Unfortunately for the state, things took a tragic turn in 2013 when a bus crashed near Espanola, injuring nine students and killing the driver.
And while Texas will now require seat belts on new buses, the state has decided that it isn't footing the bill. This leaves school districts looking to taxpayers to shoulder the costs for the change.
"Everybody agrees a seat belt makes it a little safer," said Lake Travis ISD Superintendent Brad Lancaster in a KXAN-TV article. "The problem is funding."
One possible solution for LTISD is to have voters approve a $253 million bond that includes $1.3 million for adding seat belts to its entire fleet. The district plans to buy 40 new buses, with seat belts already installed, while adding belts to its older buses currently in use.
Aside from cost, there are other issues that make some wary of a mandate on seat belts in school buses, and some of the issues are worth investigating.
According to Dale Gentry, in an article published in the Standard Banner, there are situations where having children strapped into a buses could have tragic outcomes if they are not able to quickly free themselves, such as in wrecks into bodies of water or rollover accidents.
Tennessee school board members received a report recently from Transportation Director Sherry Dotson and County Commissioner David Seal, listing several unanswered questions about upcoming proposals to mandate seat belts in school buses. According to Dotson, while research has been done on crashes involving trucks, big rigs and buses, similar research on other scenarios such as a fire, a rollover crash or a body of water has yet to be conducted.
The benefits of mandating seat belts on school buses could be surprising. According to Lynn, school bus seat belts could help retain drivers.
"Because students ... are required to buckle up, cases related to discipline issues have reduced by 90 percent. This behavioral improvement has also considerably reduced driver distraction," she said of a school district that has install safety belts.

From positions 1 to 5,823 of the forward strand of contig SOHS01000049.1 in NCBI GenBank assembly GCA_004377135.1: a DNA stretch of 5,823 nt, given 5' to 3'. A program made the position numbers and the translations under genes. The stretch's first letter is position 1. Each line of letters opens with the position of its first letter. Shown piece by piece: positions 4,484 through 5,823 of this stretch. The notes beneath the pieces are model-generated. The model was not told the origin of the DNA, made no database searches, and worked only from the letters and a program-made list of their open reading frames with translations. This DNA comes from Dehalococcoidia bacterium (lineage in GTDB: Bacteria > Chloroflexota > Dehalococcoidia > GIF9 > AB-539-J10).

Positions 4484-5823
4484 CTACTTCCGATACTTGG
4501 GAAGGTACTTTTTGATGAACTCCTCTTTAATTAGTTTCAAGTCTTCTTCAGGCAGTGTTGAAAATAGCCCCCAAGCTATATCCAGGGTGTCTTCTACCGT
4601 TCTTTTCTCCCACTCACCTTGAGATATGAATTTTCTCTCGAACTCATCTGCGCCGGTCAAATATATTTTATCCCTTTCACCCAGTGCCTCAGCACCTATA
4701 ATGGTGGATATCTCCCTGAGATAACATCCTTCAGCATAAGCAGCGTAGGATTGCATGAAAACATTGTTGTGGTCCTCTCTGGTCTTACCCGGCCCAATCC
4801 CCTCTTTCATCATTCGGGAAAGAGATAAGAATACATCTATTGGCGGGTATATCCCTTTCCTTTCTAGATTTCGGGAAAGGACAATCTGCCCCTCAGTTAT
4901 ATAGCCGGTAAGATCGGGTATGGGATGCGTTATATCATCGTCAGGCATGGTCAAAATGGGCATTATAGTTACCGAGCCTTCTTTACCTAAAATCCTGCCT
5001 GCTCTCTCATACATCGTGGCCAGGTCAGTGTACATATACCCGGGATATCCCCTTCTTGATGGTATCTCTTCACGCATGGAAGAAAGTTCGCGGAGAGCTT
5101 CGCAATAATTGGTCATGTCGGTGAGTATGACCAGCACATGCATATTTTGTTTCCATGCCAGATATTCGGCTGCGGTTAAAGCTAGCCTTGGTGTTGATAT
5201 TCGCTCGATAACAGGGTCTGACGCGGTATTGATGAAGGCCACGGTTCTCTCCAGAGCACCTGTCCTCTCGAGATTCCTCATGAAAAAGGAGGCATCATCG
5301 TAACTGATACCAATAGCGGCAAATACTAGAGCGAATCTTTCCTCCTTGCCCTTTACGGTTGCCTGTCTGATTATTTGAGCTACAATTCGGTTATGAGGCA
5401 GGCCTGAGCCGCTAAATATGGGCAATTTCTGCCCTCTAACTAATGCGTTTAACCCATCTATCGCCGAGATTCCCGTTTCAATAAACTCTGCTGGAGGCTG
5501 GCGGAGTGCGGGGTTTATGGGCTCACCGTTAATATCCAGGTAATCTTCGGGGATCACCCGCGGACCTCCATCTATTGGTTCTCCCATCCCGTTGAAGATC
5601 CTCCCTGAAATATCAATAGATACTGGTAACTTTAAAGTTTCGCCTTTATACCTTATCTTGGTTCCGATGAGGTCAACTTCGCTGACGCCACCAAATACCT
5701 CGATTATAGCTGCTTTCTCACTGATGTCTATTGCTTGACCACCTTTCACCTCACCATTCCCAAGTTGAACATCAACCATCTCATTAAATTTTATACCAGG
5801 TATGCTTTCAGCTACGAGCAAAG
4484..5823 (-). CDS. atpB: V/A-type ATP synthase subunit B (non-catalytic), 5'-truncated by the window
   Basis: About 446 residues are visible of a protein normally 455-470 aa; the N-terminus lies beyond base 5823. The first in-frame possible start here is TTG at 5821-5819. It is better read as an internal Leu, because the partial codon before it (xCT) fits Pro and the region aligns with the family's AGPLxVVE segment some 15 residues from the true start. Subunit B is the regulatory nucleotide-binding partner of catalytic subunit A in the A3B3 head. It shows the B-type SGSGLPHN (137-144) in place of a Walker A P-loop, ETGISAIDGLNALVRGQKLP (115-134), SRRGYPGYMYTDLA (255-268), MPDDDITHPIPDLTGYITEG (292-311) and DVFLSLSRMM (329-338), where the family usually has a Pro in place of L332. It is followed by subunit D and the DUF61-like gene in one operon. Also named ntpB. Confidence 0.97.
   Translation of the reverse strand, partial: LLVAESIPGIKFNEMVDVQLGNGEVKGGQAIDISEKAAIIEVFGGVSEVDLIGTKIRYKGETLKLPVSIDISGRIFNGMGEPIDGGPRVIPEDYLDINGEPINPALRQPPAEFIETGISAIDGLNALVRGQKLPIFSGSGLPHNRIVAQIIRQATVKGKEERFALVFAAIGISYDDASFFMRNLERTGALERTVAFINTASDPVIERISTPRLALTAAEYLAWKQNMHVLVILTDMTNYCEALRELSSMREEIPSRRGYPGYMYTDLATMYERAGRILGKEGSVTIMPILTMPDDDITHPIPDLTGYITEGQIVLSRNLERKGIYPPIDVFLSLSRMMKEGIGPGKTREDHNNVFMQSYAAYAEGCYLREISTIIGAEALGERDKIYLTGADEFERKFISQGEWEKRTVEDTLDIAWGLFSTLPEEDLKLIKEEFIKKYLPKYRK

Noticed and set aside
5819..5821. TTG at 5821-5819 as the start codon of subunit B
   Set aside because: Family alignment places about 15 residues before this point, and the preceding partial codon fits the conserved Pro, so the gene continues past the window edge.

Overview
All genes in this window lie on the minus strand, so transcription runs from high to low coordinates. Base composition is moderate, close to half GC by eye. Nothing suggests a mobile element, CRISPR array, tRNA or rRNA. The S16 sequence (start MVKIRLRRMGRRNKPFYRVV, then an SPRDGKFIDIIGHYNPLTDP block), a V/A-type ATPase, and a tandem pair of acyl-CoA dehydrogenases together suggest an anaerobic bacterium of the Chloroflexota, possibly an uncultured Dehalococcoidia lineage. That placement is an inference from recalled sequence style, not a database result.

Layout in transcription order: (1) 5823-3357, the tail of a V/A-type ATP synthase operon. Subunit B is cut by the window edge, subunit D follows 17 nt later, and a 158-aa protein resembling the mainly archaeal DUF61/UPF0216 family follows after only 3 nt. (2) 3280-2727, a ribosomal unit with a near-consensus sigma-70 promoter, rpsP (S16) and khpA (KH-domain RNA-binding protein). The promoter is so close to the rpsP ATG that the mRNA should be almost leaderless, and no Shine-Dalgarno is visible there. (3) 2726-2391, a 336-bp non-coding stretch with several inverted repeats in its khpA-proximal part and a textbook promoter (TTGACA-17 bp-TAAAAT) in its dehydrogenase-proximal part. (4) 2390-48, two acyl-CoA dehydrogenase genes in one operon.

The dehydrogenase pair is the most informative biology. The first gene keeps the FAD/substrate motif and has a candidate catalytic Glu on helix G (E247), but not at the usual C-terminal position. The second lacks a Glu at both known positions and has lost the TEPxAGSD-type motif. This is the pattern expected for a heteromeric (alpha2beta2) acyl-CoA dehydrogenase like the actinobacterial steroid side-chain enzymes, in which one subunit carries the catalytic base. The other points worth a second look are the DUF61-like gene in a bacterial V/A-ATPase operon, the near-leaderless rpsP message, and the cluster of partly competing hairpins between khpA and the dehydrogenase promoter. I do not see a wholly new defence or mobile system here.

"Additionally, bullying — which can occur onboard school buses — has decreased substantially. Because officials in this particular district have seen a reduction in bullying, student attendance and retention has also improved. Initially, only a few drivers wanted to drive buses containing restraints; however, as others noticed the behavioral improvements in students as a result of the restraints, they also began requesting buses with lap-shoulder belts. Soon, every driver in this particular district wanted their buses equipped with safety belts."
This is especially important during the current school bus driver shortage that is apparent, not only in Lynn's state of Tennessee, but also nationwide.
The benefits may be numerous and the costs may be daunting, but one thing most aren't talking about is the actual enforcement of the law. While younger children may be easier to convince, just how are bus drivers expected to convince middle and high school children to buckle their seat belts?
There are reports from school districts with bus belt laws that show children become accustomed to wearing them, but the idea that there won't be any pushback seems far-fetched. Still, if the costs can be met comfortably, the benefits of school bus seat belts may outweigh the initial pushback in enforcement.
If lives can be saved, seat belts in school buses may not only be necessary, but inevitable.